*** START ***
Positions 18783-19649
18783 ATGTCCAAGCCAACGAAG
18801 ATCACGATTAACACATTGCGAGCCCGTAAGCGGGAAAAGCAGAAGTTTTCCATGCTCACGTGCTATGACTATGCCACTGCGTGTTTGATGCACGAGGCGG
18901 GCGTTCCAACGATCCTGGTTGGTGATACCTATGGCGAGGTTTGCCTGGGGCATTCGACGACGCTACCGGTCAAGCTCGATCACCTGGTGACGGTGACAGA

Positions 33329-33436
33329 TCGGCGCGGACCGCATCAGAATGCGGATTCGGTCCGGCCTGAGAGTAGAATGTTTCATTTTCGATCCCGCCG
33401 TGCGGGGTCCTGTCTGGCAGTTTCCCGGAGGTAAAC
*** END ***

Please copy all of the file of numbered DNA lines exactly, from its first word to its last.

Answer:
Positions 18783-19649
18783 ATGTCCAAGCCAACGAAG
18801 ATCACGATTAACACATTGCGAGCCCGTAAGCGGGAAAAGCAGAAGTTTTCCATGCTCACGTGCTATGACTATGCCACTGCGTGTTTGATGCACGAGGCGG
18901 GCGTTCCAACGATCCTGGTTGGTGATACCTATGGCGAGGTTTGCCTGGGGCATTCGACGACGCTACCGGTCAAGCTCGATCACCTGGTGACGGTGACAGA

Positions 33329-33436
33329 TCGGCGCGGACCGCATCAGAATGCGGATTCGGTCCGGCCTGAGAGTAGAATGTTTCATTTTCGATCCCGCCG
33401 TGCGGGGTCCTGTCTGGCAGTTTCCCGGAGGTAAAC